Cookies are "small American bites that tell a big story."

Anne Byrn has published an amazing book called "American Cookie" that chronicles the history and important of the little sweet bites we love to bake this time of year.

"These little cookies, cakes and candies from distant lands are now a part of our American foodways, appearing slightly different in our land. As early American settlers adapted their recipes to new ingredients, ovens, religious practices, life on the farm or in the city, new jobs or no job, and the American way of living and baking, it is only natural that their recipes morphed into something new."

In today's food section, we ran more than half a dozen cookie recipes to jumpstart your holiday baking, and below, I've included an olive oil chocolate chip cookie that will be the hit of any cookie swap you have planned this month.

While I'm flipping through Byrn's book, I thought I'd compile some of the fun cookie facts I've discovered, which I'll be talking about in my livestream on the Austin360 Facebook page around lunchtime on Wednesday.

• The first cookie recipe printed in the U.S. was in 1796 in a book by Amelia Simmons called "American Cookery." The ingredients included sugar, pearlash, milk, flour, butter and pounded coriander seeds. Hartshorn, which is made from deer antlers, and pearlash, derived from lye, were early leavening agents.

• A cowboy cookie in Texas is called a kitchen sink cookie elsewhere in the country and is filled with a random assortment of pantry supplies, from cereal and nuts to candies and dried fruit.

• Bryn says that if your cookie contains oats, prunes, dates, corn syrup instead of sugar, shortening instead of butter or is made without eggs, it's probably a wartime cookie. That's the era when drop cookies also became more popular because women were working outside of the home and had less time for baking. Oatmeal cookies appears in cookbooks in the 1880s, but they didn't become an American classic until World War II, when flour was rationed.

• Rock cookies were an American staple in the early 1900s. These fruitcake-like cookies were mounded like rocks and reflected the regional ingredients found wherever they were made.

• Jumbles is the name of the English cookie that inspired what Americans now call sugar cookies today.

• Girl Scout cookies were originally baked in the young scouts' homes to sell and raise money to send the girls to camp. This started around 1917, and the first commercially produced Girl Scout cookies were sold in 1934.

Olive Oil Chocolate Chip Cookies

The olive oil affects both the flavor and texture in this cookie. It first lends a fruitiness to the cookie and changes the flavor a bit from the classic but makes it delicious in surprising ways. From a texture perspective we get thin, crispy edges with a heavenly chewy center. If you haven’t made cookies with olive oil before, the time has come. Use a really delicious olive oil...one that you could drink straight from the bottle. It will lightly impart some flavor to the cookie.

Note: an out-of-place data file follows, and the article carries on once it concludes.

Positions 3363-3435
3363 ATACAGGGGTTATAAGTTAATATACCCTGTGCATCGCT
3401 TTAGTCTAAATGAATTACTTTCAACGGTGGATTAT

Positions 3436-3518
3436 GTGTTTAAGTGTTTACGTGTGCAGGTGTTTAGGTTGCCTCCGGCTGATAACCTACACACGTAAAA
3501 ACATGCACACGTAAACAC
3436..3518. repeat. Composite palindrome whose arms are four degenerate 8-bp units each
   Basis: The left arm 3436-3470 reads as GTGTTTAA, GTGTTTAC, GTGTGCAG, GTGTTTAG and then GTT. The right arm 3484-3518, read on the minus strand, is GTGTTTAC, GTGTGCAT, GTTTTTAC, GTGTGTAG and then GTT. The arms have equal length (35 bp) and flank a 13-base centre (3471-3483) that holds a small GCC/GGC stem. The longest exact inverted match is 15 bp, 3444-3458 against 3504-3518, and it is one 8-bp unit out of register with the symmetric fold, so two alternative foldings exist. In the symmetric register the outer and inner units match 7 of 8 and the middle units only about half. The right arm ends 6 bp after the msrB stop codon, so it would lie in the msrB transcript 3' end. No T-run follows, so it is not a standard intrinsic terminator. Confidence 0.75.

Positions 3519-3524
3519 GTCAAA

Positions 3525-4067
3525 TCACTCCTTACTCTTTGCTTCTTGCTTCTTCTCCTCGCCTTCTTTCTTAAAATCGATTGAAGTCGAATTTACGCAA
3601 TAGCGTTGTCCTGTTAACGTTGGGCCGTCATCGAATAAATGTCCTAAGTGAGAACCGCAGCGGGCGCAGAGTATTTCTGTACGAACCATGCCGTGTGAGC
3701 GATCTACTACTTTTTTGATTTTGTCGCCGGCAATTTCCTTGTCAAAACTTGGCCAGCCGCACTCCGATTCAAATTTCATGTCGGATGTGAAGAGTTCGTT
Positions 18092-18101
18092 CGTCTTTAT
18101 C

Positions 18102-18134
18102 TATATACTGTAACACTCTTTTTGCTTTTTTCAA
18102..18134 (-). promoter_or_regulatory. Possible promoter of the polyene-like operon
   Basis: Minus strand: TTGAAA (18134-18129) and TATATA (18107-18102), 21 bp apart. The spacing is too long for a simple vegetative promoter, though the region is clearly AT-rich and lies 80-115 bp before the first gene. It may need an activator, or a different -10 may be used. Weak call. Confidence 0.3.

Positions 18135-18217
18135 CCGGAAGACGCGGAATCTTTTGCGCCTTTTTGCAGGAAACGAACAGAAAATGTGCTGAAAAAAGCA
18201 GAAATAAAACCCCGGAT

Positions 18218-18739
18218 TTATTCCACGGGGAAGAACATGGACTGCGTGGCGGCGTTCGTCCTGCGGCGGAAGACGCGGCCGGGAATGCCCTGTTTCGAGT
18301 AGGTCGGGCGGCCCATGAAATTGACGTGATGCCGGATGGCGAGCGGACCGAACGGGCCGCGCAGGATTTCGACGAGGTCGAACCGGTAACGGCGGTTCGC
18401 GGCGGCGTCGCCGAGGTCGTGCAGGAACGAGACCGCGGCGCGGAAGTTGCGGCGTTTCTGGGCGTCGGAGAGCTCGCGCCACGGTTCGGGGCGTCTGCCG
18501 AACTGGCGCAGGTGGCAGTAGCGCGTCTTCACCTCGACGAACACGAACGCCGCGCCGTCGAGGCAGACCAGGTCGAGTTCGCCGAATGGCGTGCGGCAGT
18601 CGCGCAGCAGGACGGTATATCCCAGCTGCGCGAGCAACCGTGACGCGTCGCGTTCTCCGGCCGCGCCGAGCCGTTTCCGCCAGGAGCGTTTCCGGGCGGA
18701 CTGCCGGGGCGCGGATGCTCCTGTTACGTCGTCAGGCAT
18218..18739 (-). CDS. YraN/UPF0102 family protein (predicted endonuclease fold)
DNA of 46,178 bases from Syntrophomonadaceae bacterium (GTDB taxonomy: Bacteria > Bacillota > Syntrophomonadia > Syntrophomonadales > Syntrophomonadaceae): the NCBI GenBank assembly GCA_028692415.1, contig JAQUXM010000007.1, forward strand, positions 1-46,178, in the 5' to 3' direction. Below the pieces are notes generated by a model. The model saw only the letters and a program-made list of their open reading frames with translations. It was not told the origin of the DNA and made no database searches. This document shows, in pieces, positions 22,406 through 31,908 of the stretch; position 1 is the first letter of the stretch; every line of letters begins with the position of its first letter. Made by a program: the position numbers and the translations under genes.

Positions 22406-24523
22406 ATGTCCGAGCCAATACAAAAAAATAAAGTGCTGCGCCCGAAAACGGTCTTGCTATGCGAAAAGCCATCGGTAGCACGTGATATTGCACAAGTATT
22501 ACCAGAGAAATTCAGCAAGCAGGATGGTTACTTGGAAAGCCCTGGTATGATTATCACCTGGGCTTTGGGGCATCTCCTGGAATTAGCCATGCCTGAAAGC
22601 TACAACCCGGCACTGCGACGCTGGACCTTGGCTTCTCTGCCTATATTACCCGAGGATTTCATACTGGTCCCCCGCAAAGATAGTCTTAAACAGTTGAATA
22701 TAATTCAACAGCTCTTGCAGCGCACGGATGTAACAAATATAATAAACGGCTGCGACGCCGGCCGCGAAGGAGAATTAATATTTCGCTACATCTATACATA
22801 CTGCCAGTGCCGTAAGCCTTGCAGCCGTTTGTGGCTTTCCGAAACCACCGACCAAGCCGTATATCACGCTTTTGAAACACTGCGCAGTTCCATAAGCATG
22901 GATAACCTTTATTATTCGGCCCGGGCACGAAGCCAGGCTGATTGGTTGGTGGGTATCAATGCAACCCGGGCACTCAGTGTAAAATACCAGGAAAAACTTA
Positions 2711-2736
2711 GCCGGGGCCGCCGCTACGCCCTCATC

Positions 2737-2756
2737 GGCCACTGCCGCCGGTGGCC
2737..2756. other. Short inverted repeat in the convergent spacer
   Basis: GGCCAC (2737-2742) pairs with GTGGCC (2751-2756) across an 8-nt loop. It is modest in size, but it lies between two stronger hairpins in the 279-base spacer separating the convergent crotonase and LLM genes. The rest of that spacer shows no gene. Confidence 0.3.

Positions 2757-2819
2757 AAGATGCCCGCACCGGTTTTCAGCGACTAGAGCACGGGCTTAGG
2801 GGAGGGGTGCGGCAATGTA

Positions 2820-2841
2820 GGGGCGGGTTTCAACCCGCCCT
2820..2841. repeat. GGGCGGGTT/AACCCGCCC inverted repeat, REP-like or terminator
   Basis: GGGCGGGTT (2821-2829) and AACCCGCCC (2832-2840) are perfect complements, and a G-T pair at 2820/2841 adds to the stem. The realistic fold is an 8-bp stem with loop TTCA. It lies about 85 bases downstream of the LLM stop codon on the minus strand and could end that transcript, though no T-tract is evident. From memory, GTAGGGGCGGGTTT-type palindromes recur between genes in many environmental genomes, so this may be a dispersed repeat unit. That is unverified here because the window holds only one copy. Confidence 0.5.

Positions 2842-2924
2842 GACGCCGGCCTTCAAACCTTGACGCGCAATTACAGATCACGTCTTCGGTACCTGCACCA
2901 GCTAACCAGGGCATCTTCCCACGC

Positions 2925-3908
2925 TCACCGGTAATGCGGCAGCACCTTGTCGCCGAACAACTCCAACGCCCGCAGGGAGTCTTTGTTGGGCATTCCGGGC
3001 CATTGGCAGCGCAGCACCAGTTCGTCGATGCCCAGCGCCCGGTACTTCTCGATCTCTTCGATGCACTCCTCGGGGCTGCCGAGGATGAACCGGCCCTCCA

1 1/2 cups light brown sugar, packed

2/3 cup good quality olive oil

1/2 cup granulated sugar

6 tablespoons unsalted butter, room temperature

2 large eggs, room temperature

1 1/2 teaspoons pure vanilla extract

2 cups all-purpose flour

1 cup bread flour

1 teaspoon baking powder

1 teaspoon baking soda

1 teaspoon sea salt

2 1/2 cups dark chocolate, coarsely chopped or chips

Sea salt flakes for the tops, optional

Heat your oven to 350 degrees and line several baking sheets with parchment paper.

In an electric stand mixer fitted with the paddle attachment, mix your brown sugar, olive oil, granulated sugar and butter on medium for 2 minutes, or until smooth and fully incorporated. With the mixer on low, add in the eggs, one at a time, blending the first completely before adding in the second. Then add the vanilla and continue mixing until everything is well blended. Take the bowl out of the mixer and set aside.

In a medium bowl, whisk together the all-purpose flour, bread flour, baking powder, baking soda and sea salt. Add this to the wet ingredients and fold until the cookie dough is almost blended. You still want to see streaks of flour. Add the chocolate chunks and mix until evenly distributed throughout. Gently roll into 3-tablespoon-sized balls, place on the prepared baking sheet and allow about 3 1/2 inches of space between the dough balls to allow for spread.

Sprinkle each with a pinch of sea salt flakes, if using.

Bake one sheet at a time in the center of the oven for about 12 to 14 minutes. They will look slightly underdone. Allow the cookies to cool on the baking sheet for 10 minutes, and then move to a rack to finish cooling. Makes 18 to 20 large cookies.

— From "The Cookie Book: Decadent Bites for Every Occasion" by Rebecca Firth (Page Street Publishing, $21.99)